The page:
Indications and Usage:
Acid peptic disease Ã¢â¬â both active disease treatment and for maintenance therapy. Gastroesophageal reflux disease and erosive esophagitis. Hypersecretory states like Z.E. syndrome etc.
Mechanism of Actions:
Domperidone is a peripheral D2-receptor antagonist, which regulates the motility of gastric and small intestinal smooth muscle. It increases the duration of antral and duodenal contractions and also LES resting pressure, thus stimulating gastric emptying and is also effective in relief of symptoms of reflux esophagitis. Antiemetic activity is due to the blockade of receptors in the chemoreceptor trigger zone. Esmoprazole inhibits the secretion of gastric acid by irreversibly blocking the enzyme system of H+/K+ ATPase of the gastric parietal cell. It is activated at an acidic pH to a sulphenamide derivative that binds irreversibly to H+/K+ ATPase, an enzyme system found at the secretory surface of parietal cells. It thereby inhibits the final transport of hydrogen ions (via exchange with K ions) into the gastric lumen.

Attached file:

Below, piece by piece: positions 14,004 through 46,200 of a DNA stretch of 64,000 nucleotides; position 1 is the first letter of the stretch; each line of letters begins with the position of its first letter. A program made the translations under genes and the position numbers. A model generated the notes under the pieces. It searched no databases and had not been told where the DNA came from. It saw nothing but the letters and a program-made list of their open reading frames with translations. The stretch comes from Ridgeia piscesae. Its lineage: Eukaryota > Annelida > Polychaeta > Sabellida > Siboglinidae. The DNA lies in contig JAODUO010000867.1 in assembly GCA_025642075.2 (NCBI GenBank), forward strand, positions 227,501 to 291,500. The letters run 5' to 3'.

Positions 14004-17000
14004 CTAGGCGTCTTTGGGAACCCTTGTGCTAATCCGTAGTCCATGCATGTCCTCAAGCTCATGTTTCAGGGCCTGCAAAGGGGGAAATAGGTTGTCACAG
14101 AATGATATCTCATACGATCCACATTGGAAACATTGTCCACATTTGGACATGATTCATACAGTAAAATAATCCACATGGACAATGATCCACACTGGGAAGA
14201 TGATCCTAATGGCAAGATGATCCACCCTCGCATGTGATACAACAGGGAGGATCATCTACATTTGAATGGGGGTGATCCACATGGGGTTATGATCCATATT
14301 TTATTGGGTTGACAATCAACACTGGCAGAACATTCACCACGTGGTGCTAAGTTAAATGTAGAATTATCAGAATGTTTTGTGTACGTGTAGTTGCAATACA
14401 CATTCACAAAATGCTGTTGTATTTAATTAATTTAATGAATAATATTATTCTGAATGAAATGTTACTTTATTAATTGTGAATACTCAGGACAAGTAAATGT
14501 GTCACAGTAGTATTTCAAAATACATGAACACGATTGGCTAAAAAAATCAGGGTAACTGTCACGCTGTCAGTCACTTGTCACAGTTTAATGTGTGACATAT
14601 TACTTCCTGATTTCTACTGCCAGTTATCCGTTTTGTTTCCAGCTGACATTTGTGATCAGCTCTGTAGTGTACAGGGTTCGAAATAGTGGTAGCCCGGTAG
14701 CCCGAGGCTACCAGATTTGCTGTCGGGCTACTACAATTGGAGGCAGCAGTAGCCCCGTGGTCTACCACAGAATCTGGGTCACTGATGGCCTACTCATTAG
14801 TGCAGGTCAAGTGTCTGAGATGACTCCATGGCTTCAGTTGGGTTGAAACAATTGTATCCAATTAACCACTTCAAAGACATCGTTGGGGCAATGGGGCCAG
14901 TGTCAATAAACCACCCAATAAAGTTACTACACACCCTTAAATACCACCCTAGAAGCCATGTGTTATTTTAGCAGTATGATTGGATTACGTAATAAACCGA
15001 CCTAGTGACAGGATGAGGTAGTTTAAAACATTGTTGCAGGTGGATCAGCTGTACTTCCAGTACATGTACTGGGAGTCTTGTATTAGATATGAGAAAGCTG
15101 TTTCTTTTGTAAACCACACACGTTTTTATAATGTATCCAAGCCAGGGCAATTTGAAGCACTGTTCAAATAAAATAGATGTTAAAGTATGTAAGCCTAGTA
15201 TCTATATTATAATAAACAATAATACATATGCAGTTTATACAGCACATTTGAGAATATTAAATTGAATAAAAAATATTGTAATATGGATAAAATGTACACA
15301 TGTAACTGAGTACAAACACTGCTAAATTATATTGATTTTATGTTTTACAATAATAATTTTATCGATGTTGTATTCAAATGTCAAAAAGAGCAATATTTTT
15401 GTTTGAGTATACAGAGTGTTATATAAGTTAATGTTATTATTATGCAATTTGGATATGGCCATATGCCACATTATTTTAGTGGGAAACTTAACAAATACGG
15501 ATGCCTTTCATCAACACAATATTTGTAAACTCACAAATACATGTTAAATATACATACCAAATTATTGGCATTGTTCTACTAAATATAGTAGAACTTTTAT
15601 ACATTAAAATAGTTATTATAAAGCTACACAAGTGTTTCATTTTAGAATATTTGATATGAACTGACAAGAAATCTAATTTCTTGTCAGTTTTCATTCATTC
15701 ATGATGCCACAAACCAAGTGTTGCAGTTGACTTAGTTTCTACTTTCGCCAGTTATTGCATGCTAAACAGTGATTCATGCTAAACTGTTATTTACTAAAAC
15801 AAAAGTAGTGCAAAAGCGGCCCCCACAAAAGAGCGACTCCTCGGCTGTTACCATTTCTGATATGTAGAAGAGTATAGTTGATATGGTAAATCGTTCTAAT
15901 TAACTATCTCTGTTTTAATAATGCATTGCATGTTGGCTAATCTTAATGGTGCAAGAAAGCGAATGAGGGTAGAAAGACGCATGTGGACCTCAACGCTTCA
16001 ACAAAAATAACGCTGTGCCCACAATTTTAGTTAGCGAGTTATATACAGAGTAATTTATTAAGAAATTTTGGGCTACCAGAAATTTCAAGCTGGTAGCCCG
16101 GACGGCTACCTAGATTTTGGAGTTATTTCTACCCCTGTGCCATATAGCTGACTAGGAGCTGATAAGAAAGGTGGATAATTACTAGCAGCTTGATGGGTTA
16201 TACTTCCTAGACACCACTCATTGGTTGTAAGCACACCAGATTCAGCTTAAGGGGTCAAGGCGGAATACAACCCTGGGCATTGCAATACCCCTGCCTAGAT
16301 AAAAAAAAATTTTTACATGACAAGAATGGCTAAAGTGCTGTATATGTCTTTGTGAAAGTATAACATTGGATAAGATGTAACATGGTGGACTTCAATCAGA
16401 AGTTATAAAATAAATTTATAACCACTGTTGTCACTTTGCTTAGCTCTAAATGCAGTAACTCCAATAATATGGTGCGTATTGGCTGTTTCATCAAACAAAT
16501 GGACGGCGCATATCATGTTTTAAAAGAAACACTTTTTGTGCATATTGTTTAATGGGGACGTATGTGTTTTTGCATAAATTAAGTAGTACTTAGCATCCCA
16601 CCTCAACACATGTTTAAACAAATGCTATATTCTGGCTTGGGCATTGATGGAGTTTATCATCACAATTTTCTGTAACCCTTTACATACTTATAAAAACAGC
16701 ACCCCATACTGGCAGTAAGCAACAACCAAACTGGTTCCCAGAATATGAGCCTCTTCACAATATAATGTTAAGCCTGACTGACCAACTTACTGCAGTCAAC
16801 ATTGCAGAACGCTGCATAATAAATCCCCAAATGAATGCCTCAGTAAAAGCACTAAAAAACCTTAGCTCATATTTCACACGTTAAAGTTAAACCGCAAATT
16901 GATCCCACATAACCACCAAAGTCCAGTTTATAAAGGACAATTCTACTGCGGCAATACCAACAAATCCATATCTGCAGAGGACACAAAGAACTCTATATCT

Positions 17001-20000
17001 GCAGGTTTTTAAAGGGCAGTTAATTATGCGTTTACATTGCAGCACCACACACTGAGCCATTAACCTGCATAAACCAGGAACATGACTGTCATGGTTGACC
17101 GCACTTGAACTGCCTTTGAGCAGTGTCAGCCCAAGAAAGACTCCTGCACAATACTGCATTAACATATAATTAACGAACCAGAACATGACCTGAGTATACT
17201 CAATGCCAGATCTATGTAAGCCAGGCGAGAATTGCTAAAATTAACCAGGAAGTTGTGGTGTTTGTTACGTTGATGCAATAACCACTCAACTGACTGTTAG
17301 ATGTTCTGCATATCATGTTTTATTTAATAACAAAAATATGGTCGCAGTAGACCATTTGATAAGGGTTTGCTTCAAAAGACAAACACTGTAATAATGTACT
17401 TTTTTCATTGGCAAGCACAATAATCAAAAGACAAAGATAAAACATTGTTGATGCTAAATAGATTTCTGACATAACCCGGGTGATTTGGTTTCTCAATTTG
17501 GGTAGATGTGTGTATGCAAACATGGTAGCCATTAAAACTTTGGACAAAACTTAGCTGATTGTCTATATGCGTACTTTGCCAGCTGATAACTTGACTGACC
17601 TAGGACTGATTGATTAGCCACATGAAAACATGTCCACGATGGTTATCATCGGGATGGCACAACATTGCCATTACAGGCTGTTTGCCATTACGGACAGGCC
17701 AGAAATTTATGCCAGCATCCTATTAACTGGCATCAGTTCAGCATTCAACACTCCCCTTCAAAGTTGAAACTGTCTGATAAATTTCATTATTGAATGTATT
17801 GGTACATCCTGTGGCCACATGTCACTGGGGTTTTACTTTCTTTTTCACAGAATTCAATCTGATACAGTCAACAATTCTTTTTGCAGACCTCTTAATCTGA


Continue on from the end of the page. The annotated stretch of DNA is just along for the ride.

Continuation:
Esesmoprazole may have fewer drug interactions than esmoprazole. The absorption of certain drugs may be affected by stomach acidity. Therefore, esmoprazole and other PPIs that reduce stomach acid also reduce the absorption and concentration in blood of ketoconazole and increase the absorption and concentration in blood of digoxin. This may lead to reduced effectiveness of ketoconazole or increased digoxin toxicity, respectively
Domperidone blocks the action. It has strong affinities for the D2 and D3 receptors, which are found in the chemoreceptor trigger zone, located just outside the blood brain barrier, which, among others, regulates nausea and vomiting (area postrema on the floor of the fourth ventricle and rhomboid fossa). Esmoprazole is a Proton pump inhibitors which block acid at the final common pathway of secretion-that is, at the proton pump-regardless of the stimulus of acid secretion, and thereby offer by far the most potent suppression of gastric acid.